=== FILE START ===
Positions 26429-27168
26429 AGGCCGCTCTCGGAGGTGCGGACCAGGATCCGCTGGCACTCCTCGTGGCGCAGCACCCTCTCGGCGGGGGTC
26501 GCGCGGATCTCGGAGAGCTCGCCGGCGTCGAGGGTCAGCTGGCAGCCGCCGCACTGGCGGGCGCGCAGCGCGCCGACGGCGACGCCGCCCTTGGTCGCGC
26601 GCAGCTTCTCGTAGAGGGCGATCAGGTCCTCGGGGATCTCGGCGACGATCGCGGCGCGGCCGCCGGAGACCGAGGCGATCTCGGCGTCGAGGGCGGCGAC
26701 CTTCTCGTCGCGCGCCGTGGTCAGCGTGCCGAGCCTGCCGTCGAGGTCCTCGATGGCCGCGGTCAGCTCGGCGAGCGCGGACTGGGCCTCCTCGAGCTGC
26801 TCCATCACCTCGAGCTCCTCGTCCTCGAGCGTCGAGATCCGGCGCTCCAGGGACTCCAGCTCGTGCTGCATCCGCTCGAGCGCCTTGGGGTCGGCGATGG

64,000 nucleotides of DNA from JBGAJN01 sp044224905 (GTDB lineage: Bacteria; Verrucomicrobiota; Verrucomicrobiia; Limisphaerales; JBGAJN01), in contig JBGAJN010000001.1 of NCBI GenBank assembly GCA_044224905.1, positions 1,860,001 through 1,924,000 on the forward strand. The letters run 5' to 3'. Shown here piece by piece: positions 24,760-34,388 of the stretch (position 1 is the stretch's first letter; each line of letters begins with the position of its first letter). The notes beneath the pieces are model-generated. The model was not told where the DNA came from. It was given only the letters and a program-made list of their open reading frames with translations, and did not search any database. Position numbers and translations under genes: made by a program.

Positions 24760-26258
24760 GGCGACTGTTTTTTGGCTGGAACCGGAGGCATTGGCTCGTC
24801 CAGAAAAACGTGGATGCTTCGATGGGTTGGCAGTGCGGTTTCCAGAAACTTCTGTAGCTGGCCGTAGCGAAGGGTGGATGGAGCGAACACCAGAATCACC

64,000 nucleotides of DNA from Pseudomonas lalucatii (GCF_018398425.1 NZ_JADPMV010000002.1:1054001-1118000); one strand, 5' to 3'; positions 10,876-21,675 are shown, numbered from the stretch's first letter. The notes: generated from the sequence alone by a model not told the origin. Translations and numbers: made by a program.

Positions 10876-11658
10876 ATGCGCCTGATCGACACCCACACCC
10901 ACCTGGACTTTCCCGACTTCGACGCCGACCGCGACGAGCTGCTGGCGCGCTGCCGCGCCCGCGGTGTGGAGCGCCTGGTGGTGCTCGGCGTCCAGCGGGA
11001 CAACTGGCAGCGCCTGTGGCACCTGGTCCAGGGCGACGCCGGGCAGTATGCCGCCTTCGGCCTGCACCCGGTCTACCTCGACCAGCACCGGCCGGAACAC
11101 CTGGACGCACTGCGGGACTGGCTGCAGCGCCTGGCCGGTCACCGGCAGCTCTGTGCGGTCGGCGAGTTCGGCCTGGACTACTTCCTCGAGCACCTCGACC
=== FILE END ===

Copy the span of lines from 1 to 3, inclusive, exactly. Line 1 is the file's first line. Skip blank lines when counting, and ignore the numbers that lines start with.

Positions 26429-27168
26429 AGGCCGCTCTCGGAGGTGCGGACCAGGATCCGCTGGCACTCCTCGTGGCGCAGCACCCTCTCGGCGGGGGTC
26501 GCGCGGATCTCGGAGAGCTCGCCGGCGTCGAGGGTCAGCTGGCAGCCGCCGCACTGGCGGGCGCGCAGCGCGCCGACGGCGACGCCGCCCTTGGTCGCGC